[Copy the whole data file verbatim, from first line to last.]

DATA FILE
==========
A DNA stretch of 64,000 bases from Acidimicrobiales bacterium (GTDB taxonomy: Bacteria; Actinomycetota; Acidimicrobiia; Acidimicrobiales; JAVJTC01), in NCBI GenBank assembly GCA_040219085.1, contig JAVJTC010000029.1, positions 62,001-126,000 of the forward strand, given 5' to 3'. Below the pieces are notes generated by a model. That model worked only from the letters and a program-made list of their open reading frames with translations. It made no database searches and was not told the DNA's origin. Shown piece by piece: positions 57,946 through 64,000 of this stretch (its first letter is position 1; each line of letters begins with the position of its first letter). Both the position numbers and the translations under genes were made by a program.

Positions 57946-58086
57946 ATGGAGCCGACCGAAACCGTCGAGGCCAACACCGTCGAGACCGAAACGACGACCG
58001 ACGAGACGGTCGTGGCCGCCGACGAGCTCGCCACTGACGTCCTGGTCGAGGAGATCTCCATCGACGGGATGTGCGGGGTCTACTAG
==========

A DNA stretch of 64,000 bases from Acidimicrobiales bacterium (GTDB taxonomy: Bacteria; Actinomycetota; Acidimicrobiia; Acidimicrobiales; JAVJTC01), in NCBI GenBank assembly GCA_040219085.1, contig JAVJTC010000029.1, positions 62,001-126,000 of the forward strand, given 5' to 3'. Below the pieces are notes generated by a model. That model worked only from the letters and a program-made list of their open reading frames with translations. It made no database searches and was not told the DNA's origin. Shown piece by piece: positions 57,946 through 64,000 of this stretch (its first letter is position 1; each line of letters begins with the position of its first letter). Both the position numbers and the translations under genes were made by a program.

Positions 57946-58086
57946 ATGGAGCCGACCGAAACCGTCGAGGCCAACACCGTCGAGACCGAAACGACGACCG
58001 ACGAGACGGTCGTGGCCGCCGACGAGCTCGCCACTGACGTCCTGGTCGAGGAGATCTCCATCGACGGGATGTGCGGGGTCTACTAG